Plagued by the highest number of police shootings in the nation, racist Facebook posts from its officers and a viral video of a family terrified by officers while held at gunpoint, Phoenix has introduced broad changes in an effort to “modernize” its troubled department, the mayor said.

Officers are now required to document every time they point weapons at a person, Mayor Kate Gallego (D) and Police Chief Jeri Williams said at a news conference Monday, and all officers on patrol will wear body cameras.

“This will allow us to have a real idea of how many times our officers are able to successfully de-escalate a situation with the potential of deadly force,” Williams said.

Gallego said the city thinks the changes are “an important step for accountability and transparency.”

Dravon Ames and Iesha Harper are suing Phoenix and its police department for an incident in May that took place in front of their 1- and 4-year-old daughters. (City of Phoenix Police Department)

The department, which recorded a nationwide high of 44 police shootings in 2018, had pledged earlier in the year to reduce incidents that brought community relations to a boil.

Then, in May, police drew guns on Dravon Ames, his visibly pregnant fiancee, Iesha Harper, and their two young children, then threatened to shoot them over an allegation that one of the children took a doll from a dollar store.

The incident, which was recorded by onlookers, led to wide condemnation, including from Gallego, after a video was circulated in June, and prompted a $10 million lawsuit against the city. That encounter added to already tense relations between officers and the community.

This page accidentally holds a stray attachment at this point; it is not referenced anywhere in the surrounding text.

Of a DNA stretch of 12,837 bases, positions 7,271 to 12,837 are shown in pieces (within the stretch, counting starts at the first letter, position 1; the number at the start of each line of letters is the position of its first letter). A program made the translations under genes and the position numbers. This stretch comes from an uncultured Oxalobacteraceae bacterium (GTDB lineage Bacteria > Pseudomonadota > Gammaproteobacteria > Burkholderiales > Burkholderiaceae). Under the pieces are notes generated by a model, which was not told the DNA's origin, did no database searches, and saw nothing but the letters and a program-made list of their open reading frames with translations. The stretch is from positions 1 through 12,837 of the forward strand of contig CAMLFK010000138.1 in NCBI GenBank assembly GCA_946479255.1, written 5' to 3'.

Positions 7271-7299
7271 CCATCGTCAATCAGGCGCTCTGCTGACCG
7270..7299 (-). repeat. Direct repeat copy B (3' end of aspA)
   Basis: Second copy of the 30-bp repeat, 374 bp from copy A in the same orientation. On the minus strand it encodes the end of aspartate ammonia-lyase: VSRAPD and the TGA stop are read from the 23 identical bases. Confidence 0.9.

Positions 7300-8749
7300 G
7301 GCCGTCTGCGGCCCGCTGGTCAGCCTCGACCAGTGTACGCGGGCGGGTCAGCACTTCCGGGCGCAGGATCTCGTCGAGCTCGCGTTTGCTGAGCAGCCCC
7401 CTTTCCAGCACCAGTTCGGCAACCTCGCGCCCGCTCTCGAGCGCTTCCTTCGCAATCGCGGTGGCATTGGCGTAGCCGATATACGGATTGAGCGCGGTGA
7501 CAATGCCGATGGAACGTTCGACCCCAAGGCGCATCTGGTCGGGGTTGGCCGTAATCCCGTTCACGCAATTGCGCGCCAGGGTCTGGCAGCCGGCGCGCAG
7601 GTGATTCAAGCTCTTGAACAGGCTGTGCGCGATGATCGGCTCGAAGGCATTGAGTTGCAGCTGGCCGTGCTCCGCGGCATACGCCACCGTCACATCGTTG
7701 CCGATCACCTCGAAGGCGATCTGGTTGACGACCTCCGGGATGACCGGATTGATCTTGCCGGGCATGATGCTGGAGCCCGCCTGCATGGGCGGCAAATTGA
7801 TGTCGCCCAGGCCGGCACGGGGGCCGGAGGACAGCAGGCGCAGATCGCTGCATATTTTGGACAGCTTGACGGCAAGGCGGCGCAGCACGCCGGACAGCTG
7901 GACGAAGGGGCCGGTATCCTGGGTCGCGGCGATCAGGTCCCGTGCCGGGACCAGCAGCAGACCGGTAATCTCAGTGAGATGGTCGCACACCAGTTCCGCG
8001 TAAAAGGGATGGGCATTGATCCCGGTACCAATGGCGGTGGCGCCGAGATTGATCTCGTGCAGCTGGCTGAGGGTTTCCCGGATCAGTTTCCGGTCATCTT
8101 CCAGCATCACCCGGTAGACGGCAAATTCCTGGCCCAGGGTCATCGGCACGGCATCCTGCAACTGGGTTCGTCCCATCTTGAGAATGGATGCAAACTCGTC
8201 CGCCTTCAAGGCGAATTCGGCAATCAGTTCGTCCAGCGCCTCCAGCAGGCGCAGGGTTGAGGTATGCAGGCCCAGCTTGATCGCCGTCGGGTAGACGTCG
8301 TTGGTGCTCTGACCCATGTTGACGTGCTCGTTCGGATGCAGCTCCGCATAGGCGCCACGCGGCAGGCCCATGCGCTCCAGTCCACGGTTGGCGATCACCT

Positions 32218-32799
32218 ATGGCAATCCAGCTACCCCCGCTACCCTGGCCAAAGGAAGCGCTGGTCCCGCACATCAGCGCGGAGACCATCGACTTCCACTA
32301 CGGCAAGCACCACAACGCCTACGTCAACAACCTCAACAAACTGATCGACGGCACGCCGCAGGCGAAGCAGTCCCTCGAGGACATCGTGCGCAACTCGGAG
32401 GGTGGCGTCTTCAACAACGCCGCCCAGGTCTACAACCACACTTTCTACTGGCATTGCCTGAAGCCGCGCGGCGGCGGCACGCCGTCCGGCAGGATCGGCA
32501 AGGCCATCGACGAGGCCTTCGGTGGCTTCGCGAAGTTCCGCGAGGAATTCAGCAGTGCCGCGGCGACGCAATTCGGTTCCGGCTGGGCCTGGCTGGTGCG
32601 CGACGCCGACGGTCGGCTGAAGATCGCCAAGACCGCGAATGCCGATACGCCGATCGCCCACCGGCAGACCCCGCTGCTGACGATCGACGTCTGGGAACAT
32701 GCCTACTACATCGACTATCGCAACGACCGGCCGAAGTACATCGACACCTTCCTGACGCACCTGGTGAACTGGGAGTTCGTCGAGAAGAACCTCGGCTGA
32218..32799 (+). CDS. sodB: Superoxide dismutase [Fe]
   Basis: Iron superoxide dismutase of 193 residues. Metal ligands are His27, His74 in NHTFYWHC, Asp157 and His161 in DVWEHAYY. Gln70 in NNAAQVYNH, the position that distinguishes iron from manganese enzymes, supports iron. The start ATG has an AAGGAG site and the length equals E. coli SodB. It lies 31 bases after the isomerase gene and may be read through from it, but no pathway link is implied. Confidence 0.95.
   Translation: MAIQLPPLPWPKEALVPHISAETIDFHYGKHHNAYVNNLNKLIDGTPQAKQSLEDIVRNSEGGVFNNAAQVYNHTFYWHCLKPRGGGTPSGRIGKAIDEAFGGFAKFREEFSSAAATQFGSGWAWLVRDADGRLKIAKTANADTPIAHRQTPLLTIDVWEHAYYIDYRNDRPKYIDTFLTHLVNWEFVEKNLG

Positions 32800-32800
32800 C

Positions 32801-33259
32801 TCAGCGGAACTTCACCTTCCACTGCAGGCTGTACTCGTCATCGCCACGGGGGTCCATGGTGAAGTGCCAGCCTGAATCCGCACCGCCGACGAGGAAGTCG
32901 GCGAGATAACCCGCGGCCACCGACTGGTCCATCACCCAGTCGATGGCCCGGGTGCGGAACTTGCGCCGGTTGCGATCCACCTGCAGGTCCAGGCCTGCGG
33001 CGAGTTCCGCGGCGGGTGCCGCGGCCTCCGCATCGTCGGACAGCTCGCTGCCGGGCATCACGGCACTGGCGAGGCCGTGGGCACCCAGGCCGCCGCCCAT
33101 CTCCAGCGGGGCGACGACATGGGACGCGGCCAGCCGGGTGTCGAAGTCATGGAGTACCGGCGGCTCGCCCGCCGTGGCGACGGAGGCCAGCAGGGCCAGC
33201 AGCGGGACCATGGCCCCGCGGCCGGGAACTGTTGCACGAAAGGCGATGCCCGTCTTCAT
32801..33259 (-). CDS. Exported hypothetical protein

Later in June, a watchdog group released a study that found racist, violent or otherwise problematic memes on the Facebook pages of 97 current and former Phoenix officers.

Firearms Sgt. Vernon Brink told reporters Monday that officers could point their weapons at people for any number of encounters, including felony traffic stops and search warrants.

Video from body cameras can be reviewed after incidents are self-reported. But simply unholstering a firearm or keeping it pointed low do not count as recorded incidents, the Arizona Republic reported. It is not clear what the department plans to do with the data; the department did not return a request for comment.

Additionally, all officers will be required to take an eight-hour course on how to handle citizens with mental health issues, Williams said, after citizens and officers both said it was a considerable yet under-resourced problem.

“We want them to be able to identify when someone is in crisis and having a bad day and how to help them get to the resources they need,” said Erica Chestnut-Ramirez, the director of crisis and trauma healing services at La Frontera Arizona, a mental health resource center that will assist the department with training.

The changes are a result of a $150,000 study from the National Police Foundation commissioned by the city that concluded that the increase in shooting incidents was a “statistical yet tragic anomaly,” saying officers had faced more assaults by suspects with guns than in past years.

That did not ward off angry citizens after the viral police encounter. In June, hundreds crammed into a town hall meeting to chastise Williams and tell stories of frustration, anger and, on a few occasions, of a family member killed or wounded by police.

Eli Rosenberg contributed to this report.

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